Early bird catches the worm.

By Younas Chaudhary

In my childhood years living in a village in Pakistan, roosters woke me up early in the morning with their loud morning calls and so did the muezzin, the person who proclaimed the morning call to prayer. He would climb on top of our village mosque and make the adhan, the announcement for the morning prayer. In those days there were no loudspeakers but his call to prayer would be so loud and clear that I would wake up just before the crack of dawn.

Younas Chaudhary

I became a morning person growing up in a village bound by agricultural seasons and our survival depended on crops. Farmers left their homes early in the morning and got their plowing started with bulls and other manual forms of labor. By noon, they were back home so that they could escape the intense heat. Amid this, I grew up as a morning person woken up by roosters, listening to the call of the muezzin, and knowing well that the economics of our livelihood depended on being early risers.

The saying “early bird catches the worm” became a lifelong habit for me especially after I joined the Pakistan Military Academy in my teenage years and the discipline there  made me a morning person forever!

What are the benefits of being a morning person? There are several science-backed studies that say a morning person is proactive, happy, exercises consistently, thinks long-term, is thinner and even drives safer! I can tell you from my personal experience, that I have been most productive waking up every day around 5 am to 6 am. The mornings give me a positive outlook and help me plan my day. For almost four decades, I was usually the first one to arrive at the office at around 7 am. I did this task consistently and with discipline.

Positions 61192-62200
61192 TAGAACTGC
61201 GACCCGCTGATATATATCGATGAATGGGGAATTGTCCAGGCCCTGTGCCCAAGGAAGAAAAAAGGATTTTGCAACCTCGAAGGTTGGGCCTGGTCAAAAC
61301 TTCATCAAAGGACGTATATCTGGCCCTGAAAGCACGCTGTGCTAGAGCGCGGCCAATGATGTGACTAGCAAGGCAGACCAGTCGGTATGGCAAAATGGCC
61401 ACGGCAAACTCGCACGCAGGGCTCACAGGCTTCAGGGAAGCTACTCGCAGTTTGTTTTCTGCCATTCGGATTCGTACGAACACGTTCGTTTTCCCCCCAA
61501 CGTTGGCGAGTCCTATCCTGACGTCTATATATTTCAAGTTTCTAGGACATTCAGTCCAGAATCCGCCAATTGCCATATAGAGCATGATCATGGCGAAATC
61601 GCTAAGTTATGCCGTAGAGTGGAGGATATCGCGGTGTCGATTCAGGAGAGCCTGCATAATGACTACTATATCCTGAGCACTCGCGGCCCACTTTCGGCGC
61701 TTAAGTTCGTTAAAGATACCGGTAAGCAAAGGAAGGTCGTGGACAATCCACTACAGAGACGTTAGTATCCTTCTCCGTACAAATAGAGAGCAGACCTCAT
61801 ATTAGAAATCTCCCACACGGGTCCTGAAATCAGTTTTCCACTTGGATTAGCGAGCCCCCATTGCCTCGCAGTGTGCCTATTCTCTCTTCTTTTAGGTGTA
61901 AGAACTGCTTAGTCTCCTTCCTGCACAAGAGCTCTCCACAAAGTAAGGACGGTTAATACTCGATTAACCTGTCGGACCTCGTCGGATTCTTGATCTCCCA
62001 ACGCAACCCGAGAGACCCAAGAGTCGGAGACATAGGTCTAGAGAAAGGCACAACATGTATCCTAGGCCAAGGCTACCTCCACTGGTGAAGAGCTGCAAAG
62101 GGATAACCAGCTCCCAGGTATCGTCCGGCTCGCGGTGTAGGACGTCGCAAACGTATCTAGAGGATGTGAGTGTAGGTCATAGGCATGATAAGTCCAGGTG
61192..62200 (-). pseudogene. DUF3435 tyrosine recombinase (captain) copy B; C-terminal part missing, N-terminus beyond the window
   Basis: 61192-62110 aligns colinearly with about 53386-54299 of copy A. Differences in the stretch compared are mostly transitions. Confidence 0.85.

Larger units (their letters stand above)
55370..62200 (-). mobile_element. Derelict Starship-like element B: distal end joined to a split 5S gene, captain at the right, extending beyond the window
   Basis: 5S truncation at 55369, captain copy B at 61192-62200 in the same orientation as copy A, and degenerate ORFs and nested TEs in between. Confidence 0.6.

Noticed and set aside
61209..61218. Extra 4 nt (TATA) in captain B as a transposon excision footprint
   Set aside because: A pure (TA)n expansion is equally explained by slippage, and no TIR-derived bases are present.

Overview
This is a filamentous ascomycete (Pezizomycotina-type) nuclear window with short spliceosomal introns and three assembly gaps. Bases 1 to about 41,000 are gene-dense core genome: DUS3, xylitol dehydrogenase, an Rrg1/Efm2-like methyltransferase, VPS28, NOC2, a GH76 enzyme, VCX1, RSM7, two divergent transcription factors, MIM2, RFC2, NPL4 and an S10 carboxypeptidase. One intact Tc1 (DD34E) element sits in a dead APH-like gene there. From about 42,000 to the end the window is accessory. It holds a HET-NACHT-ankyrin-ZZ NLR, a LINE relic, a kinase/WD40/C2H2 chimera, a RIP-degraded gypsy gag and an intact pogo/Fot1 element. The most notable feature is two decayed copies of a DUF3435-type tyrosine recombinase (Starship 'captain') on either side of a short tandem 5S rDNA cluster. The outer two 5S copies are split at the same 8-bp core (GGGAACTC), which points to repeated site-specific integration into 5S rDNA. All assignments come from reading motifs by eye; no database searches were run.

Being a morning person has given me quality time in my personal life too. I would share my thoughts and bounce off ideas about overall life and business with my wife. This continued until she got diagnosed with Parkinson’s Disease. These days, if I have decisions to make, I write down my thoughts or even talk to myself shortly after waking up and this has helped me tremendously.

My mornings begin with a task list of what I need to accomplish that day and week. They are short bullet points and I delegate those responsibilities to co-workers as needed.  Since I am not a meetings person and I seldom have staff meetings, these notes that I regularly share clearly explain tasks and goals that need to get done.

I walk regularly for around 30 to 45 minutes most mornings, read the daily newspaper (the old-fashioned way), and eat a healthy breakfast every day. I am amazed at today’s generation that wakes up and spends their mornings in line at coffee shops instead of making and having a healthy breakfast at home.

Each one of us should develop a good habit to wake up early in the mornings. In my life being a morning person has helped me develop consistent positive results that I carry to this day. Blessings!


The views, thoughts, and opinions expressed in this article are my own and do not represent the opinions of any entity with which I have been, am now, or will be affiliated. Further, I make no warranty regarding the accuracy or effectiveness of my recommendations, and readers are advised to consult other advisors as well as their own judgments in making business decisions.

Here are ways to connect with me